Someone Who Isn’t Me by Danuta Kot – Blog Tour Review.

About The Book

When everyone hides the truth, who do you turn to?

Becca’s had a hard time of it, but she has finally got her life together. She has a nice little flat, a steady job pulling pints, and she’s even seeing someone new: Andy, who keeps his private life to himself but is always good for a laugh. And then Andy vanishes. When his body turns up on isolated Sunk Island, Becca learns Andy wasn’t just another punter. He was a police officer, deep undercover, investigating a drugs ring that he believed operated out of Becca’s pub.

Staggered by the betrayal, Becca turns to the only person she thinks she can trust: her foster mum, Kay. But Kay has problems of her own. She’s just moved into a short-term let in the hopes of finding some peace and quiet. But peace and quiet are hard to come by on Sunk Island . . .

Before long, both women are drawn into a terrifying world of drugs, money and death.

My Review

With thanks to the publisher for the copy received. I hadn’t realised when I started reading this book that it was a sequel to Life Ruins. Luckily it was easy to read as a stand-alone, I followed the characters and storyline very easily. And I struggled to put it down once I started to read, this is an extremely gripping storyline.

There are three female narrators, two of them Becca and Kay were connected from the previous novel. The third, Dinah, is a detective who was helping to investigate the murder of the one of their own. She was probably the only member of the police who featured that I had any liking for. Hammond and Curwen only seemed to be concerned with their own careers and had no compassion for victims or witnesses. The one thing all these women had in common is that none of them judged others and they were willing to listen to those who were in danger or less fortunate than themselves. I noticed it with Kay very early in the novel but as it progressed I saw it a lot more in Becca. Her willingness to help a young boy and a kitten that she finds near her home. In this novel there were plenty who would be ignored by those who had more comfort.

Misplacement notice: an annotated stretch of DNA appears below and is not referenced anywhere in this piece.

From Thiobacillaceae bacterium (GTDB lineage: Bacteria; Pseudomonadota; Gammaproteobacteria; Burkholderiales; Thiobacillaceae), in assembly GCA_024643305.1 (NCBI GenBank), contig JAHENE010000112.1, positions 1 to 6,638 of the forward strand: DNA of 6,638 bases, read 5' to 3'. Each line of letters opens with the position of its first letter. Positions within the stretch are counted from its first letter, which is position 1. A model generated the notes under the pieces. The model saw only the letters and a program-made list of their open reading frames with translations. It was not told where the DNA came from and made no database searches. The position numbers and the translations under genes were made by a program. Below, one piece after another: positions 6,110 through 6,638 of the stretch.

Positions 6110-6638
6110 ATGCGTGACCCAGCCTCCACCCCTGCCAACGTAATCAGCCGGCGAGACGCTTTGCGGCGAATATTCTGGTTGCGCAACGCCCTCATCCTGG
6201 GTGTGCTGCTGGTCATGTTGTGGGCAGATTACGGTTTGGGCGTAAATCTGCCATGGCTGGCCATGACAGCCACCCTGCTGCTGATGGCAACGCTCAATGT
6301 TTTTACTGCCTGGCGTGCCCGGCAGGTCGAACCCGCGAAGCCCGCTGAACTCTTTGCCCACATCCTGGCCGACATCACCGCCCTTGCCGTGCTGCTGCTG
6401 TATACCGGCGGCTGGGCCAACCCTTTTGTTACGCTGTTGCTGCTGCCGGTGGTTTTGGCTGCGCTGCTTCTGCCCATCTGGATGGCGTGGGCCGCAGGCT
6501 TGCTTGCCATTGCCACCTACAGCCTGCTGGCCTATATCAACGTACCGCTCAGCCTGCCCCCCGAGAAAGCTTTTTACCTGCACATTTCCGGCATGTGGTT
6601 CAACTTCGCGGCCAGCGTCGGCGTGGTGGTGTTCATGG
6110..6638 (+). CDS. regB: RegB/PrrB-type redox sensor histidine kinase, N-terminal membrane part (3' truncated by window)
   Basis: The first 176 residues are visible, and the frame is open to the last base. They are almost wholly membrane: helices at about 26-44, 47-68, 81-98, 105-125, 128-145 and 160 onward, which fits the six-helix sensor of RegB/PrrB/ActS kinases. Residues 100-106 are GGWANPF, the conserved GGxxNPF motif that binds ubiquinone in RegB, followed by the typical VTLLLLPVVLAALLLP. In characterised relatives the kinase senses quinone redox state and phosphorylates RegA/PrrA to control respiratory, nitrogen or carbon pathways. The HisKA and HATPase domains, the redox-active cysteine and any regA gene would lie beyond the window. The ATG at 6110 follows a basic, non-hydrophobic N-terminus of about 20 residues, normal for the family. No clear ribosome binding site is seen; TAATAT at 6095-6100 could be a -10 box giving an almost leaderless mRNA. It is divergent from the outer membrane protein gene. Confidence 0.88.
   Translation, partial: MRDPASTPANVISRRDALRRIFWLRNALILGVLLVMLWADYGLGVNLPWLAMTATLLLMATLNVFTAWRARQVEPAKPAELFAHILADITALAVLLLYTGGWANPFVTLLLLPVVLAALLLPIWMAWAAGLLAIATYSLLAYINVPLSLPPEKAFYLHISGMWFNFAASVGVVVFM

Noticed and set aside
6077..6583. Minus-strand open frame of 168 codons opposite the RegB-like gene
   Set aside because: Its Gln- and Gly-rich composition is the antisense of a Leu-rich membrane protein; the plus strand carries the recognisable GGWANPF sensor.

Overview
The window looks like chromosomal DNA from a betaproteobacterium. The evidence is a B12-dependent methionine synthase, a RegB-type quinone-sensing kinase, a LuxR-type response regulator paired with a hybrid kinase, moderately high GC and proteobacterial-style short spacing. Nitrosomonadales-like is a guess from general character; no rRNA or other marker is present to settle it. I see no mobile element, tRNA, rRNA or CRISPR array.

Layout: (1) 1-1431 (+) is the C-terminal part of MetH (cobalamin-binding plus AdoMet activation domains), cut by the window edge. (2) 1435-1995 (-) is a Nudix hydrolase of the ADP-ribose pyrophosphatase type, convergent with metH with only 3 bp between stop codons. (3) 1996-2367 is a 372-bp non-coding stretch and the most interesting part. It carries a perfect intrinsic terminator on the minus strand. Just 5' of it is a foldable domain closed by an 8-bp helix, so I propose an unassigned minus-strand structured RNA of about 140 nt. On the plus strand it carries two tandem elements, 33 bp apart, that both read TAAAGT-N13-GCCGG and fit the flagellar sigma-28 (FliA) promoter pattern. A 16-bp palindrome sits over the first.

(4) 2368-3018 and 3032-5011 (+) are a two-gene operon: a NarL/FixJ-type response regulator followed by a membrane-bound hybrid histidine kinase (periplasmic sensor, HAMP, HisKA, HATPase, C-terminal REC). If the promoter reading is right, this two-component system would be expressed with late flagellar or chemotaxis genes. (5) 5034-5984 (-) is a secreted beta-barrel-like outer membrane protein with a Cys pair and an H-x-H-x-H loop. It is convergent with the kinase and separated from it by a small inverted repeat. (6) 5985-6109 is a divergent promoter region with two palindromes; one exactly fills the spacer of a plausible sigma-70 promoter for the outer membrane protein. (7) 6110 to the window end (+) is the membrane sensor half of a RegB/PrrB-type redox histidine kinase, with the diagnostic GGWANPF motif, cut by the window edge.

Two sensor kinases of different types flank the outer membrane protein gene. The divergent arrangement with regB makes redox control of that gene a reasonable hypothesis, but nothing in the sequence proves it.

The setting was outstanding. Grim, often wet, remote and much of it on the poverty line, a true reflection of British Northern towns. But like Kay I could also see beauty and peace in certain areas. 

I would love to meet these characters again, I want to see what could happen to them in the future. Not just Becca and Kay, there are a few whose life I want to see change.

When The World Was Ours by Liz Kessler – Blog Tour Review.

About The Book

Three friends. Two sides. One memory.

Vienna. 1936.

Three young friends – Leo, Elsa and Max – spend a perfect day together, unaware that around them Europe is descending into a growing darkness, and that events soon mean that they will be cruelly ripped apart from each other. With their lives taking them across Europe – to Germany, England, Prague and Poland – will they ever find their way back to each other? Will they want to?  

Inspired by a true story, WHEN THE WORLD WAS OURS is an extraordinary novel that is as powerful as it is heartbreaking, and shows how the bonds of love, family and friendship allow glimmers of hope to flourish, even in the most hopeless of times. 

My Review

With thanks to the publisher for the copy received. I don’t read it a lot of YA or children’s fiction but I was intrigued by the synopsis of this novel. A tale about the Holocaust but told through the eyes of three different children.

The novel starts in 1936 on Leo’s birthday. You see the friendship between him and his two friends Elsa and Max, the love and respect they have for Leo’s father and the incident which led to lives being saved. From there each of the often very short chapters is narrated by each of the children and covers the period from then up until the end of the war.